The Katchatheevu Conundrum: Dangers of Indian Distorted Politics

It is disheartening to observe the current state of Sri Lanka's diplomatic missions and the manner in which our diplomats represent the country on critical issues. Previously, Sri Lankan diplomats maintained a strong position and displayed diplomatic equilibrium, but unfortunately, this has eroded

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Katchatheevu island [ Photo Credit: Shalitha Chathuranga]

by Our Political Affairs Editor

Borders are the scars of history – French diplomat and historian François Guizot

Indian critics have continued to spread false information, alleging that their former Prime Minister Indira Priyadarshini Gandhi gifted Katchatheevu island to Sri Lanka, which they argue rightfully belongs to India. Such claims, however, are unfounded and have been debunked. As one of our great minds in contemporary history, Professor Harry G. Frankfurt, wrote in his essay ‘On Bullshits,’ producing falsehoods requires no conviction, as it is impossible to lie unless one thinks they know the truth.

Indian propagandists and pseudo-nationalists, disguised as thinkers, strategists, experts, and journalists, attempt to teach neighbouring countries how to bow down before the “big brother.” Correspondingly, most Tamil Nadu politicians are on a rampage against Sri Lanka, distorting historical facts to prove their argument. After months of silence in Tamil Nadu politics, a leader came forward and said that the LTTE leader Velupillai Prabhakaran, who is mostly known as the “South Asian Butcher/ South Asian Pol Pot,” is still alive. Now they are coming up with another theory, saying India has gifted an island to Sri Lanka. What?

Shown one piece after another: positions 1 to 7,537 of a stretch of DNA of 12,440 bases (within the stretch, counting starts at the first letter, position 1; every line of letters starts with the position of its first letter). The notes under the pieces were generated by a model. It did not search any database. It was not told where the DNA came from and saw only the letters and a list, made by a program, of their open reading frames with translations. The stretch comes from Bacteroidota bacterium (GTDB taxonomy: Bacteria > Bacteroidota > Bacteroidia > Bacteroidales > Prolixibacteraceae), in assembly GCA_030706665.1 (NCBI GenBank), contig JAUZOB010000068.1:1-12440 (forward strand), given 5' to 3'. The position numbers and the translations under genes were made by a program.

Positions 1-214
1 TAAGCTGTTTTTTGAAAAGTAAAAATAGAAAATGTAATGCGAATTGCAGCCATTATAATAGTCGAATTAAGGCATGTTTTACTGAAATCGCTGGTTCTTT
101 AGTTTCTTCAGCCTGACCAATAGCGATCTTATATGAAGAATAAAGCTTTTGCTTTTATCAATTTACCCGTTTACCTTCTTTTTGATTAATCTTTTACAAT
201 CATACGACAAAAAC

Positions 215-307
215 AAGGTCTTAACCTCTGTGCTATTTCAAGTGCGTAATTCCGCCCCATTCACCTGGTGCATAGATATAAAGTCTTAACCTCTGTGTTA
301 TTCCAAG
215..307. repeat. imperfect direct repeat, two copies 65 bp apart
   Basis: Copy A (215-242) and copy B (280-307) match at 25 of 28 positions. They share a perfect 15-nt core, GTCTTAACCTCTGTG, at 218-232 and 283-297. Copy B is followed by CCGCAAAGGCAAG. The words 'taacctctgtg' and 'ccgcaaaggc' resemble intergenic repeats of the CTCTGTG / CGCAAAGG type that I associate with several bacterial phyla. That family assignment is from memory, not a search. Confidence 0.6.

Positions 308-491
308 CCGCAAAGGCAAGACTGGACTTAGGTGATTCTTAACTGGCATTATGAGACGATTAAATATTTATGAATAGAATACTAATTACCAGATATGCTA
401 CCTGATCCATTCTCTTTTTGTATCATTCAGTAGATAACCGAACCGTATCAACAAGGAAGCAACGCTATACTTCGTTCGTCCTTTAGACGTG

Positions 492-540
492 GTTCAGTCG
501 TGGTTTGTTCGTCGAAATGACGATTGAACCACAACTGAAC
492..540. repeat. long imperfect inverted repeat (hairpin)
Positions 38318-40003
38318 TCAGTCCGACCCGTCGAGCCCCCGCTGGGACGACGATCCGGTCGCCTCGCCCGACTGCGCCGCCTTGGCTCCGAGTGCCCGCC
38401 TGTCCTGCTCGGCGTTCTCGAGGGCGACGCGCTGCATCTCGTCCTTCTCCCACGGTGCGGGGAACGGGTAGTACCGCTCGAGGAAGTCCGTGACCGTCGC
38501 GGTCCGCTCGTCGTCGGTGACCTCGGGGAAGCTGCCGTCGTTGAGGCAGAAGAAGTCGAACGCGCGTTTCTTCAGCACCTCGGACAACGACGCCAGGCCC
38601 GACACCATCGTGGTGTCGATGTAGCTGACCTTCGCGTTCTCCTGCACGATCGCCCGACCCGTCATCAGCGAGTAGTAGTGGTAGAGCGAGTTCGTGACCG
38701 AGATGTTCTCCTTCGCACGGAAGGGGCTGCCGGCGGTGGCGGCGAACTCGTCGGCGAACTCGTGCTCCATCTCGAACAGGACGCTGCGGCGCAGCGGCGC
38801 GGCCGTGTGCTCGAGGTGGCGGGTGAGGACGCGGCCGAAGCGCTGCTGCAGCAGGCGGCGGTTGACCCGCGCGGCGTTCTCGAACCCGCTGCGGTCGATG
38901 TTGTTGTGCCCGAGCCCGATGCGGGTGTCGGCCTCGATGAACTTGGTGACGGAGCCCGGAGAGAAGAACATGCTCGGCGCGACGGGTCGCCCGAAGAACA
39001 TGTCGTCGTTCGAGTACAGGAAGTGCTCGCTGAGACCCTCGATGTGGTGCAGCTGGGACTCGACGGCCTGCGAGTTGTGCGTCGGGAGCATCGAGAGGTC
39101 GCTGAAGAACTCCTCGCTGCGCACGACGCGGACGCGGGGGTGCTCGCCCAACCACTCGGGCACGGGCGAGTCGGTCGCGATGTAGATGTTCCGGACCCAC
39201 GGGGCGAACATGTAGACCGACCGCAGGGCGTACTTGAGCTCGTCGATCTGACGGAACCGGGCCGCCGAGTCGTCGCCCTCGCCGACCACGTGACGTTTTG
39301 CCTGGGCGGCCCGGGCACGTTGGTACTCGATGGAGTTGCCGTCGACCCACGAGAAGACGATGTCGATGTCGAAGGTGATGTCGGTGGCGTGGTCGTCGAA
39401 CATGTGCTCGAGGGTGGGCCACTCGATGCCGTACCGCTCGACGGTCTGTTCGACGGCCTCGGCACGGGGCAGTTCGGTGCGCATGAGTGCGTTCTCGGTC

Katchatheevu was a disputed island until 1976, after which it became clear that the island was administered by Sri Lanka, respecting both local and international laws. This was not a gift by India, but rather the result of the legitimacy and sovereignty of a nation.

It is unfortunate to see some Indians using ancient mythology to justify their claim while rejecting ground realities. Similarly, the continued indifference of the Sri Lankan side has given some social justification to Indian arguments. Neither politicians nor social reformists or the so-called media in Sri Lanka are taking the facts of this serious issue seriously.

It is disheartening to observe the current state of Sri Lanka’s diplomatic missions and the manner in which our diplomats represent the country on critical issues. Previously, Sri Lankan diplomats maintained a strong position and displayed diplomatic equilibrium, but unfortunately, this has eroded. Instead, a group of individuals has emerged who use their position for personal gain, and there are concerns about whether some of them truly represent Sri Lanka or another country of their choice. This destructive situation raises the question of who can effectively advocate for honest and fact-based dialogue on important issues, while also ensuring that Sri Lanka’s territorial rights are protected. This is the reason why some Indians are embracing falsehood and dancing with it.